B.C. clean-tech companies will be given the chance to test out their technologies at Vancouver International Airport, thanks to $11.5 million in funding from the B.C. government.
The funding will be used to create the Integrated Marketplace Initiative, the aim of which is “to identify business needs and source and test made-in-B.C. clean-technology solutions that reduce greenhouses gases,” the Ministry of Jobs, Economic Recovery and Innovation says in a press release.
“This will provide small B.C. clean-tech companies with a platform to test their innovation on real-world challenges, while B.C. industry gets help solving challenging business problems,” the release says. “This will result in domestic customers for B.C. clean-tech companies and proof of concept to support scale up and export of B.C. innovation.”
At a press conference at YVR Monday, B.C. Innovation Commissioner Gerri Sinclair described the marketplace as a "buyers club" that gives smaller companies access to larger companies and authorities, like YVR, which have considerable procurement powers.
"Because established, larger companies typically don't buy products from home-grown startups, B.C. entrepreneurs never get the chance to prove their technologies to potential customers around the world," Sinclair said. "The Integrated Marketplace Initiative helps solve this challenge by creating what I like to call a buyers' club of larger companies who chare common business challenges."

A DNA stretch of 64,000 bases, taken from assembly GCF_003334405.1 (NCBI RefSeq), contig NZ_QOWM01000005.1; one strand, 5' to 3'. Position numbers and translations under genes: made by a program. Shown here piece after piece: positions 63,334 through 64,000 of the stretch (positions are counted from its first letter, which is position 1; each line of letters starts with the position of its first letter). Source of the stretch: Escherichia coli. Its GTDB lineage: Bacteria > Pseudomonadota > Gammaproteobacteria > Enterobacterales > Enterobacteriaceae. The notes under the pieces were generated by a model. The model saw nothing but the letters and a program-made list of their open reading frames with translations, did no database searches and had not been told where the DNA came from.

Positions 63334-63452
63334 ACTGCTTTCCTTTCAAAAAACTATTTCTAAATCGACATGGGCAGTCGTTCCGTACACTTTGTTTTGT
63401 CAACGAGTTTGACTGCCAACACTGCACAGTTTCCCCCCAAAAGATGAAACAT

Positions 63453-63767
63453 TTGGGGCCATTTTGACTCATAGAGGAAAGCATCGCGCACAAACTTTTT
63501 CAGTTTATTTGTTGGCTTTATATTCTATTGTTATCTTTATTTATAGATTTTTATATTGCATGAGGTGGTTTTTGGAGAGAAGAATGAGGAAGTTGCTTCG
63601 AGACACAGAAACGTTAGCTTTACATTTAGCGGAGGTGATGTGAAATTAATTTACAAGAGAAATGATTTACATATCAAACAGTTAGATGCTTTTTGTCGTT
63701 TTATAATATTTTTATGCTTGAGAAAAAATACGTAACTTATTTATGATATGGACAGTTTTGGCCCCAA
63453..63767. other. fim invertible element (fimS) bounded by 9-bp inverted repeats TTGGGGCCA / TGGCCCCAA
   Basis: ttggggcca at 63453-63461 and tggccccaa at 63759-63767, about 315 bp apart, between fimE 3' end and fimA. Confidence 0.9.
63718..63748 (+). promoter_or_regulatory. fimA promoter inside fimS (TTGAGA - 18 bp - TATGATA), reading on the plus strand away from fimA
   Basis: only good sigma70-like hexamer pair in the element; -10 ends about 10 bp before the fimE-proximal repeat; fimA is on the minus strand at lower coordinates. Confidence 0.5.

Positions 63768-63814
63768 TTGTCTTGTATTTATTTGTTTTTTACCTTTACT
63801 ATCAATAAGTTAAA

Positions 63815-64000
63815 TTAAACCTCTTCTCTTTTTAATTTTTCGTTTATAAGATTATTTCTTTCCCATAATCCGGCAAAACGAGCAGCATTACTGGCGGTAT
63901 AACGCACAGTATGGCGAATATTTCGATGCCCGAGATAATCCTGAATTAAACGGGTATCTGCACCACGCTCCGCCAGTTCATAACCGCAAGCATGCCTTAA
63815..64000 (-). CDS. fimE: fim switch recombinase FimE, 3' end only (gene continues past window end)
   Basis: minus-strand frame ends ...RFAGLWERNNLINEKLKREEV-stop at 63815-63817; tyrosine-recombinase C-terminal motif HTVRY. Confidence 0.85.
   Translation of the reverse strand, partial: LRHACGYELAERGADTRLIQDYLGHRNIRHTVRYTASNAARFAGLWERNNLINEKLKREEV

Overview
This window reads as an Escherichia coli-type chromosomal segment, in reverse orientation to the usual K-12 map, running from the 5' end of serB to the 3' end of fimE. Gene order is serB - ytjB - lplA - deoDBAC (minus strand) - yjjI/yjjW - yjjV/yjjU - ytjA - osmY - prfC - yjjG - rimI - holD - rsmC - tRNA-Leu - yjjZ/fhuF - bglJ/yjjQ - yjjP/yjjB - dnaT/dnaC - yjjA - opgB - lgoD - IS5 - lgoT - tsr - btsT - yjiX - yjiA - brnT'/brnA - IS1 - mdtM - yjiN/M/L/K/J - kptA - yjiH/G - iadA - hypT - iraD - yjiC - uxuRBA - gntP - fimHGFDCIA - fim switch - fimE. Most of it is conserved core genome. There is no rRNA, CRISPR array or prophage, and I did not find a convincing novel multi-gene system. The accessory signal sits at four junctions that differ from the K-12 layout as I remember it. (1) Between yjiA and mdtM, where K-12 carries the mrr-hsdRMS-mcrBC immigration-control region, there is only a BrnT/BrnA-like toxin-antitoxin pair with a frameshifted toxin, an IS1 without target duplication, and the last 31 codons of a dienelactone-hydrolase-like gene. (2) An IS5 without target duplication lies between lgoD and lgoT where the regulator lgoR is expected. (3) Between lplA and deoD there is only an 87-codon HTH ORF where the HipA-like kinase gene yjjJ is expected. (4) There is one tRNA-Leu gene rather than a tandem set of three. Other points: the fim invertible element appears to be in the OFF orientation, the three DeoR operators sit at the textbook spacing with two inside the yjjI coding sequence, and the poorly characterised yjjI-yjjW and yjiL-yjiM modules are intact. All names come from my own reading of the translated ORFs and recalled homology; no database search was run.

YVR already offsets its own emissions through the purchase of carbon offsets. Its goal is to produce zero emissions by 2030, and has committed $135 million over 10 years towards achieving that goal.
"It's an ambitious goal," said B.C. Jobs and Innovation Minister Ravi Kahlon. "And to get there YVR is playing a very important role as a big customer for clean technology.
"B.C. businesses and organizations like YVR come together in a marketplace to buy products from B.C. clean-tech companies. In doing so, the new integrated marketplace gives B.C. innovators and businesses and entrepreneurs the opportunity to develop and test new technologies and scale their products and services to create good jobs as well as fill large customer orders."
The new marketplace will focus largely on electrifying YVR's fleet of airfield vehicles, such as baggage tractors, belt loaders and stair trucks, which currently run mostly on diesel.
"Almost all of the ground-side vehicles that we have right now are combustion engine or diesel," said YVR CEO Tamara Vrooman. "So we do have an opportunity to transform those through electrification, primarily. We've installed 94 charges stations to date, but now we have to do the electrification of the actual vehicles. And we're also looking at sustainable biofuels for some of our heavier fleet, as well as hydrogen as a longrer-term potential."